“My Worries Are a Toddler and I’m a Young Mother Crouching in a Bathtub” by Christine Naprava

My Worries Are a Toddler and I’m a Young Mother Crouching in a Bathtub

My worries, I water them in fears night and morning with my tears like William Blake did his
wrath, and I feed them mandarin oranges as they screech and form sentences and kick their
legs in a high chair they’ll soon grow out of. I sit my worries in front of a television set
that’s been bolted to the entertainment center with screws grey and strong, and I steal
away to the bathroom with my phone in hand, eyes already brimming with tears
salty, tears two years postpartum. I’m that mother on TikTok who sobs in a
bathtub with no water because her kids haven’t yet figured out her hiding
place. Like her, I shut the door behind me but leave it unlocked, a
challenge for my worries, which are short but smart, clever with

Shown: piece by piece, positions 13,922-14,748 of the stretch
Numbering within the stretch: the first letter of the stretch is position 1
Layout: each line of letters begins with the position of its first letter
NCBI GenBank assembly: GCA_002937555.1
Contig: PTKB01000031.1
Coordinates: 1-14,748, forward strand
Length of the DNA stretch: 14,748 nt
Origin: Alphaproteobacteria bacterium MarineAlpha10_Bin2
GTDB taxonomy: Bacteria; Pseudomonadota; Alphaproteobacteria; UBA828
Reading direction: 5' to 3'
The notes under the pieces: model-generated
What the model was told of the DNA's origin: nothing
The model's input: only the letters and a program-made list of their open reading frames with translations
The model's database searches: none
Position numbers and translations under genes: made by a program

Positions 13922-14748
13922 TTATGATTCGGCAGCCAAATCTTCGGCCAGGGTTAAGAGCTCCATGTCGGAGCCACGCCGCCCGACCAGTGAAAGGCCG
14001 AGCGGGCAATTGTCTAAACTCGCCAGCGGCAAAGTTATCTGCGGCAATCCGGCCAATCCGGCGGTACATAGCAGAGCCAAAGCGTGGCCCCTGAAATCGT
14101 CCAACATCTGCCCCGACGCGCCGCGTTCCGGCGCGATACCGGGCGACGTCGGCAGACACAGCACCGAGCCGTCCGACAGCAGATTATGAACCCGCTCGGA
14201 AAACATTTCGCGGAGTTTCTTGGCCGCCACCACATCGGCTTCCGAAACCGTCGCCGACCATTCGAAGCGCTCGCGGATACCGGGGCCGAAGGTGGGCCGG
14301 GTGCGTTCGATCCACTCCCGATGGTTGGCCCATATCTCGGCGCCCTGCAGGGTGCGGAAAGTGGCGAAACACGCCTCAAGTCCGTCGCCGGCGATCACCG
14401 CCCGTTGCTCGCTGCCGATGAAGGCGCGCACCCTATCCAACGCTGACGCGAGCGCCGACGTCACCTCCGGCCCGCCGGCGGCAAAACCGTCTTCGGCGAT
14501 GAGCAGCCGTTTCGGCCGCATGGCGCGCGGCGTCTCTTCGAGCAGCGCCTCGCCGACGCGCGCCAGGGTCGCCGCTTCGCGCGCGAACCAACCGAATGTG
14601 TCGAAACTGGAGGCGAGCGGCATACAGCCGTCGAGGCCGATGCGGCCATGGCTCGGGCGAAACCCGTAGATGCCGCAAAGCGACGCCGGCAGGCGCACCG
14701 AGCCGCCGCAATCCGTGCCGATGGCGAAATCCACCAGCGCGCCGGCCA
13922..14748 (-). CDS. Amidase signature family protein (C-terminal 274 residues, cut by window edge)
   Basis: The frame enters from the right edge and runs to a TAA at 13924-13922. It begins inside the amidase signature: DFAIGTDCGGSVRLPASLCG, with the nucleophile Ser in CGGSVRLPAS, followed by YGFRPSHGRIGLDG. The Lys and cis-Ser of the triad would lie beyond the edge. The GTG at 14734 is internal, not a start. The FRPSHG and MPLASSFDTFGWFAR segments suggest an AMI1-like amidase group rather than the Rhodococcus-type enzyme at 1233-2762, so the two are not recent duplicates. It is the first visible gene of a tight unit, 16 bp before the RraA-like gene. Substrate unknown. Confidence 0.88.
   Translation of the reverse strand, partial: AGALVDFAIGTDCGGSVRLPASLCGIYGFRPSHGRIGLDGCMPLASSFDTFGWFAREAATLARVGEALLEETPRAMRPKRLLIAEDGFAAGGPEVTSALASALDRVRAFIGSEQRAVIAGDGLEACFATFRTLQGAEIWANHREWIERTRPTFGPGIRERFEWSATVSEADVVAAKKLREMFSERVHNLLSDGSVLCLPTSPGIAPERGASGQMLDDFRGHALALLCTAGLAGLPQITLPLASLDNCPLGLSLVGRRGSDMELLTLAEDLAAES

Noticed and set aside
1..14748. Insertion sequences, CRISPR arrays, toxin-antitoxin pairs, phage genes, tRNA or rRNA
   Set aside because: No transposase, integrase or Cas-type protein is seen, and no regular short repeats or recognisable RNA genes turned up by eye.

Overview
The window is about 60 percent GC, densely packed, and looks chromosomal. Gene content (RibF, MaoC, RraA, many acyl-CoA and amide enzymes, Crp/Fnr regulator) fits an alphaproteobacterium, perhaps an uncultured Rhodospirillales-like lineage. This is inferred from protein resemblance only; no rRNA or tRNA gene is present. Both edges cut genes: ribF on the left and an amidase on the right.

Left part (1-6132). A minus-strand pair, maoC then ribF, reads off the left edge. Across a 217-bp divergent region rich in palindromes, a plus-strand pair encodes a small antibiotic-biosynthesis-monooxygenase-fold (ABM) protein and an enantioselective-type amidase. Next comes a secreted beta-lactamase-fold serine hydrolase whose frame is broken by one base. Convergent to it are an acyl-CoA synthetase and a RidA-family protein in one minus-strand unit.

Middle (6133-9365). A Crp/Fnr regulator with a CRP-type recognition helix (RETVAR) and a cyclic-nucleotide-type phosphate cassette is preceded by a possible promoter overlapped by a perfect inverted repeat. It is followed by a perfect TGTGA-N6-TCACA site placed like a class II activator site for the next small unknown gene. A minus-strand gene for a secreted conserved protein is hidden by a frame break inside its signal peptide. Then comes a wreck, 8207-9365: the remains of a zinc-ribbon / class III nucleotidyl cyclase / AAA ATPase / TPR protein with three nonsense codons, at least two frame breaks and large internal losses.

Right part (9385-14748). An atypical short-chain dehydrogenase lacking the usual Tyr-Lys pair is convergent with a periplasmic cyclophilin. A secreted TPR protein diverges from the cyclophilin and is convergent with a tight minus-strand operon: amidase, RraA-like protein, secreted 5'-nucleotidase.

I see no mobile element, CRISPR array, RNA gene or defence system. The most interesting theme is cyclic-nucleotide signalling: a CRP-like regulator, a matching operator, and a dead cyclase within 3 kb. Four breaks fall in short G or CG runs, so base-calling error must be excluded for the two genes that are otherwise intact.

tiny probing fingers that are just learning to test boundaries,
and for an added layer of defense, I draw my invisibility
cloak with the mold in climbing blooms of black
closed. I know with certainty that for dinner
water will be boiled in a pot gone burnt at
the base and salt and then Rigatoni will
be added to that pot, and in another
pot smaller in size, Francesco
Rinaldi will warm and then
bubble when left to warm
for too long, and my
worries, they’ll
wail and make
a mess that
only I can
but for five
or fifteen minutes,
my worries are engrossed
in Cocomelon and the bathtub,
cool and hard, bends with my spine,
and my mind is as numb as the
water I should run but won’t
because to waste water
costs money and my
toddler needs
to eat.

Christine Naprava is a writer from South Jersey. Her work has appeared or is forthcoming in Contrary Magazine, Kissing Dynamite, The Friday Poem, Drunk Monkeys, and Overheard Lit, among others. You can find her on Twitter @CNaprava and Instagram @cnaprava.